Finn Sprankle, before she signed a National Letter of Intent with the women’s soccer program at Central Washington University, commended several coaches, and her parents, who helped her grow as a player.
“Each coach I’ve had has brought something new for me to learn from,” Sprankle said after signing her NLI during a ceremony Tuesday afternoon in the West Valley High School library.
“I think that’s really helped me figure out how I can be adaptable and play under a bunch of different coaching staffs and all that stuff. They have each made me stronger as a player.”
The senior defender for the West Valley girls team also said Central Washington head coach Michael Ferrand reminded of one of the coaches who helped guide her.
“He definitely reminds of me of Howie,” Sprankle said while alluding to Howard Maxwell, who coached her in the Eclipse youth club program for five years. Maxwell, who also is the West Valley boys head coach, sat at the signing table with Sprankle and her parents, Beth and Jake.
“They’re both very down-to-earth and very straight up with you. They’ll tell you how it is. I don’t like coaches who kind of try to make you feel good.
“He’s (Maxwell) just tells you what you need to improve and you go out and do it.”
Maxwell said, “With all of these kind of things, it starts with the person and Finn is a fantastic person. I’ve never heard her say anything mean spirited.
He paused and added lightheartedly, “I’ve heard her say a few mean things, but it never came from her heart.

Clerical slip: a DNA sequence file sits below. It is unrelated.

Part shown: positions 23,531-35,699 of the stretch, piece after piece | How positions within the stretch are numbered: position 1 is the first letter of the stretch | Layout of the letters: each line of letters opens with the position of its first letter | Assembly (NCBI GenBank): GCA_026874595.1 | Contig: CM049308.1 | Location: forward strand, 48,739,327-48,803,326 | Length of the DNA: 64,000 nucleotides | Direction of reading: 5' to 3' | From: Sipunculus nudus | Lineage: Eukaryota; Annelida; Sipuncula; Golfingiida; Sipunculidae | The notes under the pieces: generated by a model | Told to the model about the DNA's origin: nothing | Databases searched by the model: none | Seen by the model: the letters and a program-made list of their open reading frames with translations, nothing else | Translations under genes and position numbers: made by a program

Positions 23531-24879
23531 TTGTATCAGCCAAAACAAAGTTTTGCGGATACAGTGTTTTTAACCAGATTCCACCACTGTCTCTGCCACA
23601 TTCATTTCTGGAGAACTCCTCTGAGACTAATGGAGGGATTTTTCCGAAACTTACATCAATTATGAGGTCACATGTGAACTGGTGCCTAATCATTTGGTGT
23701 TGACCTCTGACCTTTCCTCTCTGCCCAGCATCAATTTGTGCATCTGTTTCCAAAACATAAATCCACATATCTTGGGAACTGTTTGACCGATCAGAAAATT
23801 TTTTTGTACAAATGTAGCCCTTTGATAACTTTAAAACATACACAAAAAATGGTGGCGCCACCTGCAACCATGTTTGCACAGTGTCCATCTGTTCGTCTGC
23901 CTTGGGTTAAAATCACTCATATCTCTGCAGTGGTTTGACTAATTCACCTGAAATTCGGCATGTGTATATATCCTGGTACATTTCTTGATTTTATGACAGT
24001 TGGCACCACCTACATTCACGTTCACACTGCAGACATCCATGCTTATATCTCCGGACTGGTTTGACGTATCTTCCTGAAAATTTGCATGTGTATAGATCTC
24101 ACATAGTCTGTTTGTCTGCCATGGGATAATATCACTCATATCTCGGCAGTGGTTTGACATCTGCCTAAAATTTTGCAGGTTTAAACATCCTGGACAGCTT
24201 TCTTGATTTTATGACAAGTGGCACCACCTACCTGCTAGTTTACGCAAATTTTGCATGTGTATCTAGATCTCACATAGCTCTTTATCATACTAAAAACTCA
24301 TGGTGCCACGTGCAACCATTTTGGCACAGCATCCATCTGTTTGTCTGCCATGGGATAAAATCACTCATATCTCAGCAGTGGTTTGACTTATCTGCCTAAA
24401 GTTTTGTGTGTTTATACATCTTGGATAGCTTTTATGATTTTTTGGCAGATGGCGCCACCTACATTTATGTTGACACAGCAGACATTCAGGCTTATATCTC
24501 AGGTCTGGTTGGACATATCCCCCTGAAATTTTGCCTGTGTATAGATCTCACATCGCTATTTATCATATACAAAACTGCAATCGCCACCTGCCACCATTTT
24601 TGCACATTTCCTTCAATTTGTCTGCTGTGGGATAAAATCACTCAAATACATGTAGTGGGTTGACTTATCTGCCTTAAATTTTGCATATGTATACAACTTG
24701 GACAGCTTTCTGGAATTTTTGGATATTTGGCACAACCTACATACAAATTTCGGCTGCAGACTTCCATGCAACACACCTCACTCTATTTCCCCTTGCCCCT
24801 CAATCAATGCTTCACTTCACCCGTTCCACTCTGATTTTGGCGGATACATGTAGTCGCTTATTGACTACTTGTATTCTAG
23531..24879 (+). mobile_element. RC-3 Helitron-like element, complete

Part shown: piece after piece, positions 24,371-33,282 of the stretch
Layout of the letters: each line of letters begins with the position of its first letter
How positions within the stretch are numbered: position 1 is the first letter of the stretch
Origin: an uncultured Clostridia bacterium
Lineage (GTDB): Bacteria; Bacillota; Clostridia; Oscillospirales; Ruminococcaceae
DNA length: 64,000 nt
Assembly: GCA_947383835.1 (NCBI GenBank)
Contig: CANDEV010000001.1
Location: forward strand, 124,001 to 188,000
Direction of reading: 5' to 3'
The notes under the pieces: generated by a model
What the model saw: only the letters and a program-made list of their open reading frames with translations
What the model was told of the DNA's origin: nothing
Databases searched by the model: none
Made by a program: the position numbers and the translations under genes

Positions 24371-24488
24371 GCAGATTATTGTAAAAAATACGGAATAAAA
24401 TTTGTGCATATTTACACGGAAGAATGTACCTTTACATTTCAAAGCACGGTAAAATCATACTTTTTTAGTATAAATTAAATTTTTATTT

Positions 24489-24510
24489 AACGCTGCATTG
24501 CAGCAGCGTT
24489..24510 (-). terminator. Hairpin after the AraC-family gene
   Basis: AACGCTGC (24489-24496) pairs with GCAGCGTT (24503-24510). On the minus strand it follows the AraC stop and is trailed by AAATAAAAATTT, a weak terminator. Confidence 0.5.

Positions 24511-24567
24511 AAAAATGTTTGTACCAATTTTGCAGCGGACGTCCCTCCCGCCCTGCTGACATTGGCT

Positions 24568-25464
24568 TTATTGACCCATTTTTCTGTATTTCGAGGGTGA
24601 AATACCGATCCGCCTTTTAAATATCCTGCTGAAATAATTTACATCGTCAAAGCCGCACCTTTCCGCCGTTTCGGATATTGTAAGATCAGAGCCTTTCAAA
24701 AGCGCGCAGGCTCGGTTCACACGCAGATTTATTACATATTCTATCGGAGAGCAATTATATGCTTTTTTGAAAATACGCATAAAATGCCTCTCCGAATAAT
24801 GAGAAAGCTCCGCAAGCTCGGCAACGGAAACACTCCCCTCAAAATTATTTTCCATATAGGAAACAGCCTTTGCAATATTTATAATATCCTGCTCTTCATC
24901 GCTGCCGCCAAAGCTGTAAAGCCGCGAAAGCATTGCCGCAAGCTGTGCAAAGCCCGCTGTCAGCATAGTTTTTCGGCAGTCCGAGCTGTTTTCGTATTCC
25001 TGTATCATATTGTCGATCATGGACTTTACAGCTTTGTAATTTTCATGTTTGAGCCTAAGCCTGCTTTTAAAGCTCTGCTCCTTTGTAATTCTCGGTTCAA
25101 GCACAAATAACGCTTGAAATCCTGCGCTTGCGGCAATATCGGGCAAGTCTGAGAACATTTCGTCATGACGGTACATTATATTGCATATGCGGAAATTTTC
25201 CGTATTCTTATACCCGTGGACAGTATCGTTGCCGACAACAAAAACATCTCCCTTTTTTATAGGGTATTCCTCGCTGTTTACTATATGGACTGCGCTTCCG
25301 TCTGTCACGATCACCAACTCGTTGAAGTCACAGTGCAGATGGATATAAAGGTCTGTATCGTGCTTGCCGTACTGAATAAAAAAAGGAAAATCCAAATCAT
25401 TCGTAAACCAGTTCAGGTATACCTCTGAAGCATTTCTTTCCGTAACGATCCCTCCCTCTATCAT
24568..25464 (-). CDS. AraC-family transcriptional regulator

“Everything she says is motivated about team, and in the end, she cares about people. She cares about the adults around her and she cares especially about her teammates and her friends.”
Ferrand, in a Central Washington news release, described the 5-foot-6 Sprankle as strong, physical and a good passer.
“This kid is tough, and she is a gamer,” he said.
Sprankle was among nine players in the 2020 recruiting class for the Central Washington Wildcats, one of nine women’s soccer teams in the NCAA Division II Great Northwest Athletic Conference.
Sven Grage, West Valley girls soccer head coach, pointed out a few of Sprankle’s attributes Tuesday.
“Her presence on the field is remarkable in terms of leadership, in telling the other girls, ‘We’re going to win this game, there’s no doubt about it,’” Grage said. “It doesn’t always happen but at least she sends that signal out.”
Grage, like Maxwell, sees Sprankle having an impact with the Wildcats, of Ellensburg, Washington.
“She can be a force,” Grage said. “I assume the coach (Ferrand) there will help her a little bit to fully focus her strength and her force, and she will be a force on the field.”
Sprankle, 17, said the Wildcats coaching staff is looking to use her as a center defender or holding midfielder.
“Freshman year, you don’t know really how much playing time you’re going to get or where you’re going to play,” she said. They’re going to try me in the six (holding midfielder position) but I might get thrown on the defense.”
Sprankle said she plans to major in biology at Central Washington and eventually aim for a career in medicine.
Contact News-Miner sports editor Danny Martin at 459-7586. Follow him on Twitter: @newsminersports.